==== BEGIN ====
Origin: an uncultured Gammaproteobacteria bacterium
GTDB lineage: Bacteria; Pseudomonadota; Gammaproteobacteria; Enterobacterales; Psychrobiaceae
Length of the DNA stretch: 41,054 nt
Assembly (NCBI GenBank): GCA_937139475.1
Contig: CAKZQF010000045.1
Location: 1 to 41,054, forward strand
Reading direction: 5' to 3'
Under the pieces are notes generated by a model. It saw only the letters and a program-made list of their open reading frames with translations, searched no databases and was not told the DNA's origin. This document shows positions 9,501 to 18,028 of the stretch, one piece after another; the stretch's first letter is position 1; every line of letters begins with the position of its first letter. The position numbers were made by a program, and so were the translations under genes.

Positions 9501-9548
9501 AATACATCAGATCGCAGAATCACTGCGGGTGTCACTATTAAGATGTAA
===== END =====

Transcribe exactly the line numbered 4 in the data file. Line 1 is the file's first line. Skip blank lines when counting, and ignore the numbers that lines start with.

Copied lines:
Assembly (NCBI GenBank): GCA_937139475.1